Not far from the town of Azilal, these beautiful waterfalls are one of Morocco's top natural sightseeing attractions and are popular with both local tourists (who come here for weekend picnics) and foreign travelers. If you're lucky enough to arrive at the cascades after a lot of rain, the water runs red-brown creating a highly dramatic and rather otherworldly effect. The lush countryside here spans many different shades of green, which adds to the soothing and tranquil appeal of this little corner of Morocco.
6 Dades Valley
The Dades Valley is one of Morocco's prime walking and hiking destinations due to the weird rock formations and stunning mountain scenery inside the gorge. Nature-lovers should keep their eyes peeled for eagle and lammergeyer sightings, while trekking fans will simply just love the empty trails here.
Several interesting villages are in the nearby vicinity. El Kelaa M'Gouna village is the center of Morocco's rose-growing region (used for the famed rose essence), and being here in spring when the flowers bloom is delightful. A souk is held here every Wednesday. The village of Azlag is renowned for producing the most finely worked daggers in the country, and is home to approximately 120 working blacksmiths. The kasbah is the main sightseeing attraction in the village.
7 Todra Gorge
Hemmed in by vast pink and orange-hued rock walls, the 14-kilometer Todra Gorge is a wonderful place to visit and is Morocco's prime rock-climbing destination. Although many people come here on four-wheel-driving tours, the best way to experience the gorge is to walk it. There are cafés and other services along the gorge basin, as well as some accommodation. And if you've been spending too much time in the cities on your travels, this quiet area makes for an especially peaceful retreat.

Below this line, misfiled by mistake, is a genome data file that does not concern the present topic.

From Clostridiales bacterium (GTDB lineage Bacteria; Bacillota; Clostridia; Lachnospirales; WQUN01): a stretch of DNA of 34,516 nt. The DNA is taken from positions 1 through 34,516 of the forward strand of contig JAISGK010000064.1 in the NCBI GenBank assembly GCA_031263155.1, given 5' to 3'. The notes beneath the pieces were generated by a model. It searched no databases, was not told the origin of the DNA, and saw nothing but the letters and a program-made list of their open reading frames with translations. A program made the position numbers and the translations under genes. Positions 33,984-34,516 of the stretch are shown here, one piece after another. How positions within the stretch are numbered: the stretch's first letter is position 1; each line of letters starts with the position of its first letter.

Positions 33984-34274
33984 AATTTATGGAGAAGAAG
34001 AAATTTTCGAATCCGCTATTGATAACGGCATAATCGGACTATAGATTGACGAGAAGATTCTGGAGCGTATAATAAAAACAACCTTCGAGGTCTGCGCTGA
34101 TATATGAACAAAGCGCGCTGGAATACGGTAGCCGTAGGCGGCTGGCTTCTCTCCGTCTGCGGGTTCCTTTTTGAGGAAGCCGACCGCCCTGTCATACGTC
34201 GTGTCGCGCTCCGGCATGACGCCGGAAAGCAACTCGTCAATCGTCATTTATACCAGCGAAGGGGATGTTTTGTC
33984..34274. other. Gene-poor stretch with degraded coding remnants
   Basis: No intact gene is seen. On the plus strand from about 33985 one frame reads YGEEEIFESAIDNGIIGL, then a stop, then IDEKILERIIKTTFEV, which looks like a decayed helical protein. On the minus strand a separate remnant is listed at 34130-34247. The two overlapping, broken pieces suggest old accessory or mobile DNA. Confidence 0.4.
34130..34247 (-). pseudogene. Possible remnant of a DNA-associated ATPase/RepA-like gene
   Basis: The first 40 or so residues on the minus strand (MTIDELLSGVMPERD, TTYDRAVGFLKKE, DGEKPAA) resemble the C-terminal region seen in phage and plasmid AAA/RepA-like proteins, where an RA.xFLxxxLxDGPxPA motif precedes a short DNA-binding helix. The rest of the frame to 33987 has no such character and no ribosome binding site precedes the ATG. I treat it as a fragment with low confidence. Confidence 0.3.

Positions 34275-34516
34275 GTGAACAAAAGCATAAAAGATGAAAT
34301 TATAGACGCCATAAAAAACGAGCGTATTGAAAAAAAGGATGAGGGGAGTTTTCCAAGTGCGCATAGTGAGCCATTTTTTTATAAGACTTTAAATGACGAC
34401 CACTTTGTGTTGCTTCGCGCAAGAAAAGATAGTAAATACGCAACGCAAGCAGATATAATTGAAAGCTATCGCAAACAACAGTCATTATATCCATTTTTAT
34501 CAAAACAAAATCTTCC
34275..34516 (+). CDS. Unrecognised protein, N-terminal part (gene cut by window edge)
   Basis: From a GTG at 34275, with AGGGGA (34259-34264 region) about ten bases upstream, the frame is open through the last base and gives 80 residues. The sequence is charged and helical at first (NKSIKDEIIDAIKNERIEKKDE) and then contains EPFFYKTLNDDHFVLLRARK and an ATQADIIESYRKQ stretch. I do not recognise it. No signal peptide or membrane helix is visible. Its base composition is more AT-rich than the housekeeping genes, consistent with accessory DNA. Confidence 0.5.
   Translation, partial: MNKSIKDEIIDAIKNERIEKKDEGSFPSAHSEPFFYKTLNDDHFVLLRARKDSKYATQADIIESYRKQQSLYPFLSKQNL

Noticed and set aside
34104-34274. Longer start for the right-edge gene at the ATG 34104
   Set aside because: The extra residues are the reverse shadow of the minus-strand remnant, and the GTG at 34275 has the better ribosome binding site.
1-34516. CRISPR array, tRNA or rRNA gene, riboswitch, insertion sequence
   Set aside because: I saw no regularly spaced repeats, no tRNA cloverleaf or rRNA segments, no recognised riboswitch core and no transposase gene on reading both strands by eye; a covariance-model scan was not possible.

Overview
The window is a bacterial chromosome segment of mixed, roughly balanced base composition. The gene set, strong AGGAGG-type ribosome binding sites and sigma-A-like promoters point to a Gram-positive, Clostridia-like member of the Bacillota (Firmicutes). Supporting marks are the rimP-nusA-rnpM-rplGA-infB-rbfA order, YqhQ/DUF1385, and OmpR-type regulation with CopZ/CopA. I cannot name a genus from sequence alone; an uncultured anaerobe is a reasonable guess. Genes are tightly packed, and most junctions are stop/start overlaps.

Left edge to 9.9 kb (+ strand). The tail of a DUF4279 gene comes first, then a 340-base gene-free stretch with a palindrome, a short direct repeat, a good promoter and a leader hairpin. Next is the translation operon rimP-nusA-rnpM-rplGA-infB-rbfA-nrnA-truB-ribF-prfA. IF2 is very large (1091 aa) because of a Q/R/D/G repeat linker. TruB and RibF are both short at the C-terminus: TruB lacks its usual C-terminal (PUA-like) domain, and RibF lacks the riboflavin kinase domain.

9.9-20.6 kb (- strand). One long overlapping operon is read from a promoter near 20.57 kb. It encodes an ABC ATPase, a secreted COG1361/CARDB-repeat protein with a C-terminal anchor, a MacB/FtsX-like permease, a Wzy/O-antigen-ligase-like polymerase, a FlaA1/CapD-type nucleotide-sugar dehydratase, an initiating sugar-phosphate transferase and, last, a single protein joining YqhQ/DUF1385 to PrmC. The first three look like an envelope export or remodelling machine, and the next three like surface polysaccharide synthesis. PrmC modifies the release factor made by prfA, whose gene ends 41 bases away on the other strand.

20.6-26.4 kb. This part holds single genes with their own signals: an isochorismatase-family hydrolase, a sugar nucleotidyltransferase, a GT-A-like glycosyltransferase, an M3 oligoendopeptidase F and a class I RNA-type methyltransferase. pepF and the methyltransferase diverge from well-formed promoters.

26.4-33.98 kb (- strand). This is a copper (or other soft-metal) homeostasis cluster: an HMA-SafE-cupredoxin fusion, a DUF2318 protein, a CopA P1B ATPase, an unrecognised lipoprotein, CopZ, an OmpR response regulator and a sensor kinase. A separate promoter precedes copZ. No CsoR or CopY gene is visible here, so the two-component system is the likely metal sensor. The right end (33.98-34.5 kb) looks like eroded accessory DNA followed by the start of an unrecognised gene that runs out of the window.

8 Draa Valley
The Draa Valley is the gateway to one of Morocco's most famous desert dune fields, but the valley itself is a thoroughly interesting place to visit, with Kasbah and Ksour (fortified village) architecture and palm grove scenery. The villages all along the valley floor are home to well-preserved ksour.
Agdz and Tamnougalt are the best places to stop off and visit these ancient ksour, and at the end of the valley, you'll find Zagora - a great base for excursions, with good accommodation options - and Tamegroute, home to a famous mosque and its influential medersa (madrassa: Islamic school of learning), with a library collection that includes magnificent illuminated Qur'ans. This village is also known for its characteristic green and brown pottery. Green is obtained from manganese and copper, while brown comes from antimony and copper. Prices here cannot be beaten.
9 Ourika Valley
One of the easiest parts of the High Atlas region to visit from Marrakesh (within easy reach for weekender tourists and day visitors), the Ourika Valley is one of Morocco's most popular regions for outdoor activities. Surrounded by lush green fields, this valley is home to stunning waterfalls and some excellent hiking trails. The village of Setti Fatma is a good base for further forays as well as being the start of the Djebel Yagour trek, which usually takes three days.